How the Pandemic is Making Hepatitis C Worse (and What We’re Doing About It)

How the Pandemic is Making Hepatitis C Worse (and What We’re Doing About It)

How the pandemic is making hepatitis C worse

Hepatitis C is a serious liver disease that affects an estimated 300,000 Canadians at any given time, with 1 in 3 people not knowing they have it due to lack of access to testing. In Canada, people who inject drugs account for 3 out of 4 new infections, making seamless integration of Hep C and opioid treatment integral in reducing prevalence and transmission of this potentially deadly virus. Unfortunately, the pandemic is making the situation worse—screening rates have declined and half of patients referred to care aren’t showing up to their appointments.  

As Canada’s largest provider of Hepatitis C screening and treatment, Canadian Addiction Treatment Centres (CATC) is creating innovative solutions to care that have doubled the number of patients tested daily and increased appointment attendance by 30%. 

“Access to Hepatitis C treatment is a major problem for people who use drugs, and the pandemic has only made it worse,” says Kate Johnston, Director of Clinical Services. “The opioid crisis has made it incredibly urgent that we get more people tested and treated, and we need to do it now.” 

Innovative Programs for Hepatitis C

July 28th is World Hepatitis Day, sparking a worldwide conversation about a disease that goes undiagnosed and untreated at an alarming rate across the globe. Here at home, CATC treated 450 patients for Hep C last year, and that number is only going to grow as the opioid crisis continues to rage in Canada. Given that early diagnosis is critical in avoiding serious health outcomes, our clinics have been piloting several innovative programs to improve access to testing and treatment that have already proven hugely successful.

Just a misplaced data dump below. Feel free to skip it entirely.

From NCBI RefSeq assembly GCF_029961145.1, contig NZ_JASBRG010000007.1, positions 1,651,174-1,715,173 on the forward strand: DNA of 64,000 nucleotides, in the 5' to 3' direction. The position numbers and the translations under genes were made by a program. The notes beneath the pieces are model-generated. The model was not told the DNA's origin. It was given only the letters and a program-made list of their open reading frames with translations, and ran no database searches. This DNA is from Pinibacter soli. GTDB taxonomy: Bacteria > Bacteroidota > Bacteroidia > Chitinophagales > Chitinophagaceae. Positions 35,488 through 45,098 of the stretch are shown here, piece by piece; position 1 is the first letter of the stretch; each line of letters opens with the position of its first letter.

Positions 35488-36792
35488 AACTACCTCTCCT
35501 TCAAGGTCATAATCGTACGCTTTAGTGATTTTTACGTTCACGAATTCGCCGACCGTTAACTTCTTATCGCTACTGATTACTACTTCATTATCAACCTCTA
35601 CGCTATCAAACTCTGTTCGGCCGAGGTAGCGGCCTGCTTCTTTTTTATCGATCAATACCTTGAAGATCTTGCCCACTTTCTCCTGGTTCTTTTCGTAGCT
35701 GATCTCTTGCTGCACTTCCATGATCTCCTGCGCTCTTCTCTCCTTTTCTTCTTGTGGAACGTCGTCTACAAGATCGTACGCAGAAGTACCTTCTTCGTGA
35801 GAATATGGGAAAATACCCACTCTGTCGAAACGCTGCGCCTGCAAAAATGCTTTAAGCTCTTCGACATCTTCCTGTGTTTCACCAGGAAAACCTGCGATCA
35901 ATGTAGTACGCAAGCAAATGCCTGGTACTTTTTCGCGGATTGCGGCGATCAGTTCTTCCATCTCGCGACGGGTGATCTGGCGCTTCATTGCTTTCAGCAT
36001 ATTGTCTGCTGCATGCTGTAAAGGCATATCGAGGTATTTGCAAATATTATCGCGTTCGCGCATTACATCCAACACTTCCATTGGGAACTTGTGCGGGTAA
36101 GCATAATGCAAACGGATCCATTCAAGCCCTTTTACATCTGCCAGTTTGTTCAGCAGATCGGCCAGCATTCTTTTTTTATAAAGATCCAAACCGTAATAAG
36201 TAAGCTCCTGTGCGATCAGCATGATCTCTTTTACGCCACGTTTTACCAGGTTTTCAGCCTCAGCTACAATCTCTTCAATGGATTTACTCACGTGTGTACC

Hepatitis C during covid-19 infographic

These early successes reinforce the critical importance of making Hepatitis C testing and treatment more accessible and connected to care if we are to prevent a rise in serious health outcomes caused by the tainted street supply of drugs.  

Working with Indigenous Communities 

Building upon this momentum, CATC is currently working in collaboration with several Indigenous communities in Northern Ontario to implement these and other best practices, with the goal of improving access to care where it has been sorely lacking.   

“Indigenous People in Canada face systemic barriers to accessing health care, and that includes substance use and Hepatitis C treatment,” says Johnston. “We’re excited to be working with several communities in Ontario to expand access to lifesaving diagnostics and the care they deserve.” 

Sharing our Work 

We will be presenting our work around Hepatitis C screening and treatment at two upcoming national conferences: Canadian Society of Addiction Medicine (CSAM-SMCA) 2022 Scientific Conference and International Network on Health and Hepatitis in Substance Users (INHSU) 2022 10th International Conference on Health and Hepatitis Care in Substance Users. 

Our clinics provide Hepatitis C treatment across Canada

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